Oil Climbed amid Positive Chinese Data

On Monday, crude oil prices were boosted by upbeat Chinese data and forecasts of inventory cuts from significant producers.

The West Texas Intermediate crude futures for October delivery rose by 0.12% to $85.65 per barrel. Likewise, Brent oil contracts for November exports jumped by 0.03% to $88.58 a barrel on September 04’s Asian afternoon session.

Last week, both benchmarks maintained high prices for over half a year, breaking their two-week downward price movement.

Regarding demand, manufacturing activity in China had an unanticipated expansion in August. It led to hopes about the economic health of the world’s top oil importer.

According to Beijing, economic support measures like deposit rate cuts and easing borrowing rules supported the fuel prices.

On the other hand, investors are still waiting for more considerable moves to spike the country’s property sector. Besides, it was a significant factor that weighed on China’s economy in recovering from the pandemic.

Moreover, forecasts of oil supply cuts grew after the Russian Deputy Prime Minister agreed with OPEC about slashing exports. Information about the estimated cuts is also expected to be officially announced this week.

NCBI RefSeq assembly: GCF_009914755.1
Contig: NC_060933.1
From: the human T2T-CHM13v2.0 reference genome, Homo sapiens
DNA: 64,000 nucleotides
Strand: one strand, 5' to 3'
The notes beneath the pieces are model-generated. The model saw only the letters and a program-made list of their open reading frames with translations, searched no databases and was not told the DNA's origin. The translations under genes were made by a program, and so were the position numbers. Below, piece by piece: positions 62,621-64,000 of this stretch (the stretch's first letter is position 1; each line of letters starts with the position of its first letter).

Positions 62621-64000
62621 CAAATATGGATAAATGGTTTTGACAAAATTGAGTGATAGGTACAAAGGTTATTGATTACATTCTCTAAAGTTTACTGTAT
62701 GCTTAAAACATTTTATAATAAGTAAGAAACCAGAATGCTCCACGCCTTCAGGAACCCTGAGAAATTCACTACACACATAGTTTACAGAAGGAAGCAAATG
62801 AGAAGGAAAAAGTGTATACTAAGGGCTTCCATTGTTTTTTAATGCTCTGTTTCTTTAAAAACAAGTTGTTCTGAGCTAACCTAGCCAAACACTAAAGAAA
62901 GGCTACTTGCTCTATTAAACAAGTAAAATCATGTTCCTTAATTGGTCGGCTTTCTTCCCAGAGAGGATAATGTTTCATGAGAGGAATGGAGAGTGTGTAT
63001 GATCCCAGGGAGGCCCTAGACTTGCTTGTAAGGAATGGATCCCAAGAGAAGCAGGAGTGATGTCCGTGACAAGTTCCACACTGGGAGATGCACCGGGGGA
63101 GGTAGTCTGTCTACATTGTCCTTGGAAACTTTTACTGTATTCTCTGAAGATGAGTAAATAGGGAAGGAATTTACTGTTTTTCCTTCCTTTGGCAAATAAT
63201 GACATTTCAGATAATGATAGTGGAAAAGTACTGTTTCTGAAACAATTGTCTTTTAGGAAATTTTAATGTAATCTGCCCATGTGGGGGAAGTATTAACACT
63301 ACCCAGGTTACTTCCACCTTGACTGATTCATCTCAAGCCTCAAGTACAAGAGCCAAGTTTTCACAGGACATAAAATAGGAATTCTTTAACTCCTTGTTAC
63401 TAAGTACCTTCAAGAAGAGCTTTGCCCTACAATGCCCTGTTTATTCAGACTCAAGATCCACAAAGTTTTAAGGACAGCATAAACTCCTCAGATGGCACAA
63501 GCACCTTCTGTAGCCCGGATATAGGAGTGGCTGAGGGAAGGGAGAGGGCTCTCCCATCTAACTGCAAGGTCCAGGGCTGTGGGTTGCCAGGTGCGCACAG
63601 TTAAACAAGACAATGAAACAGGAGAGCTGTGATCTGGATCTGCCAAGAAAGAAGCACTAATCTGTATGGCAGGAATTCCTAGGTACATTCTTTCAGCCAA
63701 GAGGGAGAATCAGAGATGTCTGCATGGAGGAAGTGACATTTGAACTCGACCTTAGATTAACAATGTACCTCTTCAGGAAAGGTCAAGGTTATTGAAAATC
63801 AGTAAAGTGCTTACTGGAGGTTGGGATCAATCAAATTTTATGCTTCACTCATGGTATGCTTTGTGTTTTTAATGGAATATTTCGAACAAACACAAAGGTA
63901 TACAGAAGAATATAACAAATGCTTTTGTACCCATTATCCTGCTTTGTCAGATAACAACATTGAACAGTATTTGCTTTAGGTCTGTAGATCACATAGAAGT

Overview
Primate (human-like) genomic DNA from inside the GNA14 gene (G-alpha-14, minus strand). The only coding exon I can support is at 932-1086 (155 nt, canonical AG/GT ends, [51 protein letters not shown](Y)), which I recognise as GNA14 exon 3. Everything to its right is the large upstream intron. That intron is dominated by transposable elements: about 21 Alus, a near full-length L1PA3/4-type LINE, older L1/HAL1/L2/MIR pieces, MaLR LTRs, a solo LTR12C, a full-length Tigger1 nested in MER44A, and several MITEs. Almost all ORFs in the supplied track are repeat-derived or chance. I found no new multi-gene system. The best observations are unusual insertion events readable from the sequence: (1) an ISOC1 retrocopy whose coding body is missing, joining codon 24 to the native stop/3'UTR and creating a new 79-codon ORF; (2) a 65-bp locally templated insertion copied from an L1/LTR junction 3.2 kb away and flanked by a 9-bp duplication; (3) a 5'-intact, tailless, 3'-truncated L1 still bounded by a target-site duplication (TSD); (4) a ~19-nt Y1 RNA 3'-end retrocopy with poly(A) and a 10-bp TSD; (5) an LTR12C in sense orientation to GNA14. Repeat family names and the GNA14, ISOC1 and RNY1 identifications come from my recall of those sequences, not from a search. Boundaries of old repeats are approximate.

Furthermore, Russia mentioned it will cut deliveries by 300,000 barrels per day in September. It would be followed by a decrease of 500,000 bpd in August. Also, Saudi Arabia anticipates a voluntary one million bpd cut in October.

US Demand Recovery Pulls Up Oil Prices

According to the US Energy Information Administration, oil demand in the US strengthened as crude storage declined.

Analysts said fuel prices gave an excellent response to labor market data, which hints at a decrease in interest rates. They added that the commodity was on a good path as Brent traded at its highest level this year.

Moreover, supply cuts merged with curbs by OPEC and OPEC+ in pulling up oil prices. Other experts said future price movements would be more driven by further demand than supply cuts, powering weaker outputs.

On the other hand, higher gasoline costs left a mark for a while in the US. However, gas appetite for the high-demand summer driving season likely topped last year’s figures.

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